Neck Pain Along the Lymph Nodes Symptom, Causes & Questions
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Lymph nodes in the neck can become painful for a variety of reasons, including infectious and noninfectious. Read more below to learn about associated symptoms, possible causes, and treatment options for painful lymph nodes in the neck.
Neck pain along the lymph nodes symptoms
The lymphatic system is an import network of organs, vessels, and glands throughout the body important for immune function. The glands of the system, called lymph nodes, function to filter and trap viruses, bacteria and other pathogens before they can spread and infect other parts of the body. They play an important role in your body's ability to fight infection and often swell in the setting of inflammatory conditions.
The neck has multiple lymph nodes (cervical lymph nodes) that can become painful due to a variety of conditions. See this image for a visual representation of the multiple lymph nodes within the neck area and lower face.
Common accompanying symptoms of neck pain along the lymph nodes
In addition to pain along the lymph nodes, you may experience symptoms such as:
- Sore throat
- Drainage (also called rhinorrhea)
- Night sweats
- Shortness of breath
- Palpable bump or lumps along the neck
Neck pain along the lymph nodes is usually a sign of an underlying condition, so it is important to follow-up with a healthcare professional promptly.
Neck pain along the lymph nodes causes
Neck pain along the lymph nodes can be caused by enlargement of the lymph nodes (lymphadenopathy) or inflammation of the lymph nodes (lymphadenitis). Traditionally, infectious etiologies are the main cause of lymphadenitis. Noninfectious etiologies are usually the main cause of lymphadenopathy; however, there can be overlap. Acute causes of lymphadenitis develop over a couple of days and can be very noticeable. These conditions are usually followed-up more promptly than chronic conditions that take time to develop. However, it is important to take note of any symptoms of pain and associated symptoms over time in order to get proper care.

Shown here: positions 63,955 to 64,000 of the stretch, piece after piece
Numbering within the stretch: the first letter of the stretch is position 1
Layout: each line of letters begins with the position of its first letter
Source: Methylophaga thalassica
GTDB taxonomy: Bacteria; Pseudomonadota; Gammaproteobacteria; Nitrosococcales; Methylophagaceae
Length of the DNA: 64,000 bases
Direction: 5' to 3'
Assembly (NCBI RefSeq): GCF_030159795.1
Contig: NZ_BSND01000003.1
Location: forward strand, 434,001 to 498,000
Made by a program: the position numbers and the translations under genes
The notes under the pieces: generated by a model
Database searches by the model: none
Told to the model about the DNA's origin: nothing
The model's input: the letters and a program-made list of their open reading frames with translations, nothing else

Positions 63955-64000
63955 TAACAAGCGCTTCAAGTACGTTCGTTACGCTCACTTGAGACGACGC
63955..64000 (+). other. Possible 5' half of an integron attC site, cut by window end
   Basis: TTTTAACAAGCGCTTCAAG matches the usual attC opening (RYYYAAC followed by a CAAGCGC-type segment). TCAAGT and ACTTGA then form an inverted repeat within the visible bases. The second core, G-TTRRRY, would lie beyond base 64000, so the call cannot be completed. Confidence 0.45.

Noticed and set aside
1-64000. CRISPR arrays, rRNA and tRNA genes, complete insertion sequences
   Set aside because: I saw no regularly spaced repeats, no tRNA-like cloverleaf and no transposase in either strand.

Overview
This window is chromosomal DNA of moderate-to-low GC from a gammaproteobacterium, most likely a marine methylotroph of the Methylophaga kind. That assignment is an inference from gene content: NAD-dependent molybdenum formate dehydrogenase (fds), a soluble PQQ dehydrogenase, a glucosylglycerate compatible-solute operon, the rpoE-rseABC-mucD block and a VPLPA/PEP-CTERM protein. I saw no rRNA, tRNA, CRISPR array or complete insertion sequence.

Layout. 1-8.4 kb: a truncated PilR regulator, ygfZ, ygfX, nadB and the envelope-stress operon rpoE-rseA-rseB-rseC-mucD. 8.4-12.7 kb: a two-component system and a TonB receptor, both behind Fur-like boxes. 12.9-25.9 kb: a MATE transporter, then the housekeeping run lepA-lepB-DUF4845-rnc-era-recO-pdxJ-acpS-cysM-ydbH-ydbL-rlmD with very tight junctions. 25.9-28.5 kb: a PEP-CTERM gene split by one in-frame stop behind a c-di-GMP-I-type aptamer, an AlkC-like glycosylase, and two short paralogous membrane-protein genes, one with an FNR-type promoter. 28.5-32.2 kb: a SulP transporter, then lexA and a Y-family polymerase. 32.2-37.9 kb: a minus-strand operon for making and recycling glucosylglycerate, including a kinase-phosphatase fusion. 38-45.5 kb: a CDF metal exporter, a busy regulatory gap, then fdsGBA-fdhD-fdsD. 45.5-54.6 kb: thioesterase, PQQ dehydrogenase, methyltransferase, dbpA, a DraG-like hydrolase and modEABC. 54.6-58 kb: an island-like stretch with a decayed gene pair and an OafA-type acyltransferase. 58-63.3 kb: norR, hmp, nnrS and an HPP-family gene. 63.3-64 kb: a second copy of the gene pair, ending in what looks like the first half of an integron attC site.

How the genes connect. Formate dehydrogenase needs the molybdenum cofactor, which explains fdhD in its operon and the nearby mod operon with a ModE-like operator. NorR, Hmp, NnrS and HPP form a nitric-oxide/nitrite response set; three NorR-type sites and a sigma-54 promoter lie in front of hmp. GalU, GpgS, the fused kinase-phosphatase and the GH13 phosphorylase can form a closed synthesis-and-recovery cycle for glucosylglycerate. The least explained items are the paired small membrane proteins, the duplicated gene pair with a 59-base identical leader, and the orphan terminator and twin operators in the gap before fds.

Infectious causes of neck pain along the lymph nodes can be acute (developing over a few days) or chronic (developing over weeks or months) and can happen on both sides of the neck (bilaterally) or on one side (unilateral).
- Acute: Acute infectious causes are often those related to viral or bacterial pathogens. Many upper respiratory viruses such as adenovirus, influenza virus and enterovirus often cause lymphadenitis and associated symptoms such as a cough, congestion, and sore throat. Streptococcus is a bacterial infection that can cause pharyngitis and lymphadenitis that is often very tender.
- Chronic: Chronic infectious causes are most often related to viral infections such as Epstein-Barr virus (EBV) and more serious viral infections such as HIV. There are also less common bacterial pathogens that can cause lymphadenitis such as tuberculosis.
Noninfectious causes of neck pain along the lymph nodes can occur similarly as above, acutely or chronically and bilaterally or unilaterally.